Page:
My husband was on the phone, chatting with a friend, several days ago. I could overhear their conversation and they were talking about his twenty-something daughter. Apparently, she has some serious esophagus problem. I am sitting there, bitting my tongue thinking “are you guys clueless? — it’s obvious she has an eating disorder”. He gets off the phone and I butt into what is clearly not my business. I tell him about my short bulimia experience ( twenty-five years ago when I “controlling” my drinking). He says he thought the same thing, but dismissed it because the girl is a healthy weight of 130. Because of her weight, they could rule out, she had an eating disorder.
That didn’t sound right to me, so I stalked the internet bulimia sites, to gather more information. For someone who knows a lot about eating disorders and has personal experience, I was shocked how ignorant I was.
Me: Bulimia is an unhealthy way to lose weight, but still very effective
Fact: FALSE. Bulimia is an ineffective and dangerous weight control method. Over time, people with bulimia tend to gain weight. It turns out that your body starts absorbing calories immediately as the food hits your mouth. Even the “best” purgers can only eliminate 30 to 40 percent of the calories they eat.
Me: Bulimia is consuming a lot of calories after an eating binge then throwing.
Fact FALSE. Binges can vary in size and one does not need to vomit to have bulimia.
Me: Ipecac syrup is a desperate way to encourage vomiting, but nothing more than that.
Fact: FALSE. Ipecac makes you vomit. It is toxic, meant only for one-time use in real emergencies. Mom’s will sometimes keep in the house for an accidental poisoning (for their child). But,with regular use, the toxins in ipecac build in the muscles of the body, leading to muscle wasting. The heart, most dangerously, suffers this muscle wasting greatly. So if you regularly use this syrup you have an increased risk of complete heart failure. This is what killed Karen Carpenter.
Me: It is hard to be cured of an eating disorder, you will probably struggle with it your entire life.
Fact: FALSE. There are great treatments for eating disorders that have good success rates. People get well!
Me: Being thin makes me happy
Fact: FALSE. You create that is not dependent on anything else. You can be happy regardless of your weight or circumstances. I really have a hard time with this one.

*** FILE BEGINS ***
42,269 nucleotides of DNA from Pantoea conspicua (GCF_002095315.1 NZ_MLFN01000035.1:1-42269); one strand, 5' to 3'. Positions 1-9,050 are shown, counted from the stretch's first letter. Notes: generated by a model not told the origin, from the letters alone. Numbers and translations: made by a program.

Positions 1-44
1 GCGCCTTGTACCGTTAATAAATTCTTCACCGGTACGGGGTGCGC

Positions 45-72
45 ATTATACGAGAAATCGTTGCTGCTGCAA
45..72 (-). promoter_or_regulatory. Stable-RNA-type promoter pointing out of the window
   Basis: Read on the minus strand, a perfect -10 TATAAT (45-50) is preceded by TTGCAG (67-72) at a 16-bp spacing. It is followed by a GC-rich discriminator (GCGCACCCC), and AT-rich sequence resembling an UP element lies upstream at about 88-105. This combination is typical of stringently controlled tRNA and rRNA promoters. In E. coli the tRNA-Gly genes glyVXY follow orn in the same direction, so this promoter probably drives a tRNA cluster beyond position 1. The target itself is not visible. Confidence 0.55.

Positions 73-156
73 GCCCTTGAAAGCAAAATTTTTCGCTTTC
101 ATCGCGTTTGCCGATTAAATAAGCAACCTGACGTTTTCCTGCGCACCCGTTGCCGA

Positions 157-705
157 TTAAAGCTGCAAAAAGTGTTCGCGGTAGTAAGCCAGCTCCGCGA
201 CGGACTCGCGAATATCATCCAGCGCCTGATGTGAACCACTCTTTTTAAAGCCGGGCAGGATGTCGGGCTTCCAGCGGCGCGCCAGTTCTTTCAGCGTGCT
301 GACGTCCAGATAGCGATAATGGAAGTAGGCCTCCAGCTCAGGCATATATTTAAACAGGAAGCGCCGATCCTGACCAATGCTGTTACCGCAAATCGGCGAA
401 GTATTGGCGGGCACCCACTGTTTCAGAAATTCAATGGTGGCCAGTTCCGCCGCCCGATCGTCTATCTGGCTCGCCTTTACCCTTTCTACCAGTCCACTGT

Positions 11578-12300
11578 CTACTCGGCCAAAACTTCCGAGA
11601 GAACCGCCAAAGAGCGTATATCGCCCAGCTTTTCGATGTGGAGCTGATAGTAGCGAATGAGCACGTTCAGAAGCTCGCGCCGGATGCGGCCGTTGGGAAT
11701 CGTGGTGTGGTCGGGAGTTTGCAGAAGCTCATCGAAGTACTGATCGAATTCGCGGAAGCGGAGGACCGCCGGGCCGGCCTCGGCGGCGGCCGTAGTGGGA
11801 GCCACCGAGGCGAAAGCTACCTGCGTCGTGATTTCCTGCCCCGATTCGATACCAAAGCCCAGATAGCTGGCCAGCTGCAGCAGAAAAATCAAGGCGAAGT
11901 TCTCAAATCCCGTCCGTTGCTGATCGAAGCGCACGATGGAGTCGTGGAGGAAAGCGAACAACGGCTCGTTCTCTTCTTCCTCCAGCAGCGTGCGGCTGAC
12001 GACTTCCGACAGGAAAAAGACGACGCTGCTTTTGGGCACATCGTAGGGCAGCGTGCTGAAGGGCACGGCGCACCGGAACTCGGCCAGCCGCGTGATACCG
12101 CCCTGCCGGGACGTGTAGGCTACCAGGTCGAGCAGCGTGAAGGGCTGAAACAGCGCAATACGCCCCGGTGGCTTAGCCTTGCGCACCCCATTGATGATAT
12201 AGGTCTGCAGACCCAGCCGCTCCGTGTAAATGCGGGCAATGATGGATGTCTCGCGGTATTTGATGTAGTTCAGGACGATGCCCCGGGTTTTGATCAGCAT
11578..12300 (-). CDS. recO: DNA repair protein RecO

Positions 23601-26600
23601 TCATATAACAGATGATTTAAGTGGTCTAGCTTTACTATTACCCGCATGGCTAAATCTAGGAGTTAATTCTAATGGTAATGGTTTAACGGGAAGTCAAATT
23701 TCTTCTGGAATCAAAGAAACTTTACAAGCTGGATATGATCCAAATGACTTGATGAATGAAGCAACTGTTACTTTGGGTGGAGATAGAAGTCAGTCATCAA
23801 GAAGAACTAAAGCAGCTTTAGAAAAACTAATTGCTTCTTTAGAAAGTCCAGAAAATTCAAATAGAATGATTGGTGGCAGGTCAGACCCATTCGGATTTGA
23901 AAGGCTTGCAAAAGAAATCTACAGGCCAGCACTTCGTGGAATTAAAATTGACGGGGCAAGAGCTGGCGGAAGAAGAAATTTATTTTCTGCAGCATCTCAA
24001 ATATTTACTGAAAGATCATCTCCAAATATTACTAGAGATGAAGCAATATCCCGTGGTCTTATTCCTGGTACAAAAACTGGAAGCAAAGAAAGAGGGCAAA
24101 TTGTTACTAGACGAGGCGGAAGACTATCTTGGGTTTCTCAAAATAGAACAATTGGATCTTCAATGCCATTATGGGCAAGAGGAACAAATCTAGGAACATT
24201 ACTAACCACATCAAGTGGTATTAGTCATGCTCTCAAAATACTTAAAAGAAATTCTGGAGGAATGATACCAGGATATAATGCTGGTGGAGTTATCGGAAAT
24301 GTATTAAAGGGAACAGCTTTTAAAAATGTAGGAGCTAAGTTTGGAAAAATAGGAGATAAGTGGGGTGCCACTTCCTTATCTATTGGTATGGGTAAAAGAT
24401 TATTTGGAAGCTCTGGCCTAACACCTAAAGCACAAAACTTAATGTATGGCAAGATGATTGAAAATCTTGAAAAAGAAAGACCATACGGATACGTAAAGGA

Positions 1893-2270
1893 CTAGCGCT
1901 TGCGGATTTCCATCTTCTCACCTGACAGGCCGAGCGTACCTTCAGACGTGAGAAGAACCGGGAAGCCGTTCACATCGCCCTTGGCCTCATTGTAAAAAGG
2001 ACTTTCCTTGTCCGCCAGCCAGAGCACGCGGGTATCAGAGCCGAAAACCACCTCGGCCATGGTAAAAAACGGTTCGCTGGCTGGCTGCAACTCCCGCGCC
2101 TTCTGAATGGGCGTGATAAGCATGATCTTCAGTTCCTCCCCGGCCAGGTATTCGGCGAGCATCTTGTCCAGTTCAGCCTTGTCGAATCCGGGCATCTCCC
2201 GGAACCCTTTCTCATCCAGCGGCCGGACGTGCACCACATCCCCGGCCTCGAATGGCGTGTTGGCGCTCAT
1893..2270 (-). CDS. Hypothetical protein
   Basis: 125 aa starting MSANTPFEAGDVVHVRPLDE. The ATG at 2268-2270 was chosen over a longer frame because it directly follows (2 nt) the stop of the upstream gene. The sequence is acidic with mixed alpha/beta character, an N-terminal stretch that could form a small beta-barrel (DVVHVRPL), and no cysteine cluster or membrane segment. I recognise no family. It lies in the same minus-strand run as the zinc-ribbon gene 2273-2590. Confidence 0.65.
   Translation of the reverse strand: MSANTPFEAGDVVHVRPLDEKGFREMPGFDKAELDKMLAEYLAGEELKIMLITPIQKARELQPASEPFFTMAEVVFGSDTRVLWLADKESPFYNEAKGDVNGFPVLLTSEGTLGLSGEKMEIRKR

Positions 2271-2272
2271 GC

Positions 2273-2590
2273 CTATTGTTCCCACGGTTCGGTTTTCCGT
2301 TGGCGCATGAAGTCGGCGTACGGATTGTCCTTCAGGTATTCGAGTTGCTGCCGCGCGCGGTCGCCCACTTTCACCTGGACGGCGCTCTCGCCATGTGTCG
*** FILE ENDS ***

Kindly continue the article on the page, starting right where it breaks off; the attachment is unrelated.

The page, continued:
Me. Laxatives do not reduce weight.
Fact: Mostly True. Laxatives can get rid of a small percentage of the calories that is consumed (maybe only 2%). But, I was mostly correct in thinking that laxatives mostly give a temporary weight loss (of only water).
Me: Purging is hard to do for a long period of time.
Fact: False. Many bulimics get so good at purging they start to experience an automatic vomit reaction every time they eat. Also, many bulimics loss the ability to tell if their stomach is empty of full.
Bulimia General Information
Bulimia is an illness in which a person binges on food or has periods of overeating and feels a loss of control. The person feels guild and shame so they try to undo the damage — by vomiting or abusing laxatives.
Some (but not all) people with bulimia also have anorexia nervosa.
Many more women than men have bulimia. The disorder is most common in young girls and young women. The exact cause of bulimia is unknown. Genetic, psychological, trauma, family, society, or cultural factors may play a role. Bulimia is likely due to more than one factor.
People with bulimia often eat large amounts of high-calorie foods, usually in secret. People can feel a lack of control over their eating during these episodes. Binges lead to self-disgust, which causes purging to prevent weight gain.
Purging may include:
Forcing yourself to vomit
Using laxatives, enemas, or diuretics (water pills)
Purging often brings a sense of relief (temporary)
People with bulimia are often at a normal weight, but they may see themselves as being overweight. Because the person’s weight is often normal, other people may not notice this eating disorder. The persons weight also increase because, it is impossible to purge all the food you eat.
What to look for:
Suddenly eating large amounts of food or buying large amounts of food that disappear right away
Regularly going to the bathroom right after meals
Throwing away packages of laxatives, diet pills, emetics (drugs that cause vomiting), or diuretics.
Do you or someone need help?
Research conducted at the University of Chicago Medical Center showed that 40 percent of adolescents who received family-based treatment for bulimia were able to stop binging and purging, compared with 18 percent who received only individual therapy.
The National Eating Disorders Organization has a website with lots of information and resources. One helpful document is a Parent Toolkit. You can access it on their website or link to the .pdf I provided below.